Africa: Malawi braces for ruling on alleged election fraud

Blantyre (Malawi) (AFP) - Malawi's constitutional court is set to rule next week on whether to annul controversial poll results that saw the re-election of President Peter Mutharika, a verdict widely expected to stoke turmoil.

The case has gripped the southern African nation and kept Malawians glued to radio stations for hours on end listening to live broadcasts of witnesses presenting evidence of alleged vote rigging.

Sporadic protests have broken out across the country since Mutharika was declared the winner by a narrow margin in May presidential elections with 38.5 percent of the vote.

Runner-up Lazarus Chakwera, who lost by just 159,000 votes, alleges he was robbed of victory.

His Malawi Congress Party (MCP) and the opposition United Transformation Movement (UTM) have petitioned the courts to annul the poll.

A panel of judges is scheduled to deliver the verdict on Monday morning.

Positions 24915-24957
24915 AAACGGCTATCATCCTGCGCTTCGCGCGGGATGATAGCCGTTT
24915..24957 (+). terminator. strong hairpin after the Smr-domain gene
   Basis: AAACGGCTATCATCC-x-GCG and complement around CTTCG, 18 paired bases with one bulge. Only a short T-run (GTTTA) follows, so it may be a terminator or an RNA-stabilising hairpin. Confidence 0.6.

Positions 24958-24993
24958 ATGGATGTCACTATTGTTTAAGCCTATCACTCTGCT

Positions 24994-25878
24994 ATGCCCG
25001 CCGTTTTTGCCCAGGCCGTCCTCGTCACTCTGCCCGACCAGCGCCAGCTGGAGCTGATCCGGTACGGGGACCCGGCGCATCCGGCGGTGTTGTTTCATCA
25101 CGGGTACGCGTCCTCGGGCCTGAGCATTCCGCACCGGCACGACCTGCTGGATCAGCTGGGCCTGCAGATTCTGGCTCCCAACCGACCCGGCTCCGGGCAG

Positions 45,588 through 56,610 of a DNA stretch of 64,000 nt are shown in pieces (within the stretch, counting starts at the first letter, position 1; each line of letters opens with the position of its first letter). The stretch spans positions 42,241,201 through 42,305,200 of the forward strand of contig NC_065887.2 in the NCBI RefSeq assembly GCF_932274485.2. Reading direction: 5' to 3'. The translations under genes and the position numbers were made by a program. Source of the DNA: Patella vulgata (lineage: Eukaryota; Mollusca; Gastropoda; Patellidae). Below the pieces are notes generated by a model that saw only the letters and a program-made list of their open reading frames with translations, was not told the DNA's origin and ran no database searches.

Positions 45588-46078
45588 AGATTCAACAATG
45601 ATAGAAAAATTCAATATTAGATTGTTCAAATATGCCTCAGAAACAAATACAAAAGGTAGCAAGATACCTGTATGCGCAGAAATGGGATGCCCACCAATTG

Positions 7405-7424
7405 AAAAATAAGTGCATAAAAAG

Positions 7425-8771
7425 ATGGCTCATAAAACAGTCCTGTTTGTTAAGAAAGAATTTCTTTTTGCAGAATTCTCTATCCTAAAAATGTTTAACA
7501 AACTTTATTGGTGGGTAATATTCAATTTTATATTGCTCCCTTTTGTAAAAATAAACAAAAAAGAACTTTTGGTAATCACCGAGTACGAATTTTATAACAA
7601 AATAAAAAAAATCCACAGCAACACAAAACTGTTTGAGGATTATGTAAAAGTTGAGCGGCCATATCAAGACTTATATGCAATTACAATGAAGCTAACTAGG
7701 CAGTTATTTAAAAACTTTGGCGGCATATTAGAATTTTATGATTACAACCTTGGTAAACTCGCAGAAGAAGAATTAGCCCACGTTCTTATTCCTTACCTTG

It is the first time presidential elections have been legally challenged in Malawi since the country gained independence from Britain in 1964.

Protesters have been demanding the resignation of the electoral commission chief, and several demonstrations have turned violent.

"There will be winners and losers and we are not sure how the losers will react," said Malawian politics professor Michael Jana.

A number of schools and companies have closed for the week, fearing violence could erupt after the ruling is announced.

- 'Expecting change' -

Anticipation was high in the financial capital Blantyre, Malawi's second-largest city.

"I'm expecting change," said Chatonda Jembe, who works as an administrator.

"Not necessarily change in leadership (but) change in attitude."

"The leadership on both sides of the political divide know they can no longer take people for granted."

Anger flared last month after Chief Justice Andrew Nyirenda claimed bribes had been offered to the five judges presiding over the case.

Malawi's anti-graft body vowed to probe the allegations and arrested top banker Thom Mpinganjira last week. Read More

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